Wholesale inflation (PPI) fell flat in February from year-ago levels. That’s the first non-negative reading in a year. Excluding food & energy, PPI rose at a 1.2% clip. But while wholesale inflation is up a bit, it’s still not even close to what we’d call normal levels, and certainly not high enough to get the Federal Reserve thinking about rate hikes.
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Tagged 10-year Treasury yield, 5-year Treasury yield, Bloomberg Commodity Index, CNBC Presidential Poll, consumer spending, DOW, Federal Reserve, John Kasich, Nasdaq Biotech Index (NBI), Producer Price Index (PPI), retail sales, SPX, US dollar, VIX Index, wholesale inflation, WTI crude oil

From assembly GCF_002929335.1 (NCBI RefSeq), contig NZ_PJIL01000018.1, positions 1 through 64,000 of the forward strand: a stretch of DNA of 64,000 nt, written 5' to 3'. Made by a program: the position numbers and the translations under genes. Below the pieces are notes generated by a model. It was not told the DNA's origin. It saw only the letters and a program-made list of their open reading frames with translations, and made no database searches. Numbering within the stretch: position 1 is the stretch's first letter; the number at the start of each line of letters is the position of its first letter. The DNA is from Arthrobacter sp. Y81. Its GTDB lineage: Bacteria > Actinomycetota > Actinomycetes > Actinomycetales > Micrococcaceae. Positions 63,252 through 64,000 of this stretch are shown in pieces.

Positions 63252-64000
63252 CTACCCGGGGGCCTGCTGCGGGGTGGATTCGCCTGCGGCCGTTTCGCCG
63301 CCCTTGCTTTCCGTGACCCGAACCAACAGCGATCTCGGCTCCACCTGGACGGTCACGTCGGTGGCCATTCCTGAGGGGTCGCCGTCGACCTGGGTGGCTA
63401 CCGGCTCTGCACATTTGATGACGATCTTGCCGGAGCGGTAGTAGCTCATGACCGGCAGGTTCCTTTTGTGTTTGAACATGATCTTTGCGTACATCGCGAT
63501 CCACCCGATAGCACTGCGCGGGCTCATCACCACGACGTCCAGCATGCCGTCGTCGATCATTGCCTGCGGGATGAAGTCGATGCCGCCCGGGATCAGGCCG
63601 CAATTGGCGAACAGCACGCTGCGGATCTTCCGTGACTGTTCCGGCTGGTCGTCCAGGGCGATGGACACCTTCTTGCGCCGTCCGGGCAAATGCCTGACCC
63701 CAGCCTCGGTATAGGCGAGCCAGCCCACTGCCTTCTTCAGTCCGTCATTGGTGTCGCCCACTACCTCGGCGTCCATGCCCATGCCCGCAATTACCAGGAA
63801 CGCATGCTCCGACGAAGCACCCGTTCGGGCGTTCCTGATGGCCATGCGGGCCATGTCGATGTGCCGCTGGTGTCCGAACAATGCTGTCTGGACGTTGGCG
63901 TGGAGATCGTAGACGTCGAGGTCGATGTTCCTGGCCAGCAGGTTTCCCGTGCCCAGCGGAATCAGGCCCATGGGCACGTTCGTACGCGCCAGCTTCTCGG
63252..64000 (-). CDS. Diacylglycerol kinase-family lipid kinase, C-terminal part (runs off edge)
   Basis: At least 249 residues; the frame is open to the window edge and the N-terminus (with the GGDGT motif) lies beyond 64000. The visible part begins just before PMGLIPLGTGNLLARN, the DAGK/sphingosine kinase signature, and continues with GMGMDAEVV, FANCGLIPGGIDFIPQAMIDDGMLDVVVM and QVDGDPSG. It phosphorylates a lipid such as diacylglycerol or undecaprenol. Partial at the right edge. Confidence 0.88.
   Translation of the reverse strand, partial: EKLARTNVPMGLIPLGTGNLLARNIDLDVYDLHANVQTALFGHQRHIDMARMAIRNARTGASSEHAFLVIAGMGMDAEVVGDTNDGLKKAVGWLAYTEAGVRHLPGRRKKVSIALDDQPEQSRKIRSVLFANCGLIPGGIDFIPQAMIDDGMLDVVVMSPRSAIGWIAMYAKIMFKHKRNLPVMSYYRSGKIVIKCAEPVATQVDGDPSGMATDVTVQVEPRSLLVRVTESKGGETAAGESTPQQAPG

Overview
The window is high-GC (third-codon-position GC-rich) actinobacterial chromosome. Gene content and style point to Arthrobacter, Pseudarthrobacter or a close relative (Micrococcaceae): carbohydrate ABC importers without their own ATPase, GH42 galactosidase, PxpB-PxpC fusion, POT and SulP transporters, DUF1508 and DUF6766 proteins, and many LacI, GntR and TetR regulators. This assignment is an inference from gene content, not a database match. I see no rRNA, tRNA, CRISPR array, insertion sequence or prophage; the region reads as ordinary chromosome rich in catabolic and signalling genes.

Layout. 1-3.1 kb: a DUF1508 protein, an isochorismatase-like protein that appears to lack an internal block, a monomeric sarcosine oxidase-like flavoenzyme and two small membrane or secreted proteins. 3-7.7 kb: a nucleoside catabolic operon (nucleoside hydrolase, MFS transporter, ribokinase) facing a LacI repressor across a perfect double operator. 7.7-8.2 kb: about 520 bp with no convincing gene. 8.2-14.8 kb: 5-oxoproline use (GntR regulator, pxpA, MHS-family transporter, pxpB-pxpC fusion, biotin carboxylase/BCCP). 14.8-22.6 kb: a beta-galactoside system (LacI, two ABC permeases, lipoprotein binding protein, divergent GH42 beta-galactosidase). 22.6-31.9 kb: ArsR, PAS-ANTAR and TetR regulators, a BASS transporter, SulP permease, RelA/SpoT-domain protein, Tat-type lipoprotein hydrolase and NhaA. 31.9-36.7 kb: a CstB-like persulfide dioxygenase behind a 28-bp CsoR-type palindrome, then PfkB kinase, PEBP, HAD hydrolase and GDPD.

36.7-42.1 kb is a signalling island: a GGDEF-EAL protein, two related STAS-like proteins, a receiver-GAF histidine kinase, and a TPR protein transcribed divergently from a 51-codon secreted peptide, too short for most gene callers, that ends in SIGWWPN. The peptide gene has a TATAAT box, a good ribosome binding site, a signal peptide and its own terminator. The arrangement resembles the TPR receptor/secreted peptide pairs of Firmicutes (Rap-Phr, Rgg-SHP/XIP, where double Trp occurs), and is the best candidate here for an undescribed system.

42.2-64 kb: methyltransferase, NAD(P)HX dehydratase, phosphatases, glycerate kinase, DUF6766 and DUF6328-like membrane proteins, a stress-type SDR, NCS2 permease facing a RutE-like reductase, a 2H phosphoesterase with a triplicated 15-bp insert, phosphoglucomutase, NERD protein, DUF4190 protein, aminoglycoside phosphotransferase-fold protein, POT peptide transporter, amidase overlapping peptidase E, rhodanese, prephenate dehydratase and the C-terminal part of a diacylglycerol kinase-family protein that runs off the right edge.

The major stock market averages opened modestly lower this morning (Dow -7 pts; SPX -.24%). Energy, healthcare and materials sectors are leading the market lower. Oil prices are down today; WTI -4% to about $37/barrel. Iran confirmed it will not agree—with Saudi Arabia, Russia and others—to freeze oil production at January levels. The country’s goal is to boost production from its current level around 2 million barrels per day to a target of 4 million barrels. Most other commodities are lower (Bloomberg Commodity Index -1% on the day and up slightly this year). Bonds are modestly higher as yields tick lower. The 5- and 10-year Treasury yields are trading at 1.47% and 1.96%, respectively. Speaking of bonds, “junk” or high-yield bonds are recovering from a 1-year rout. The SPDR High Yield Bond ETF (JNK) is actually up 2% for the year. Oil’s convincing move back over $30/barrel is helping to ease credit conditions. In addition, economic data has come in better than expected lately.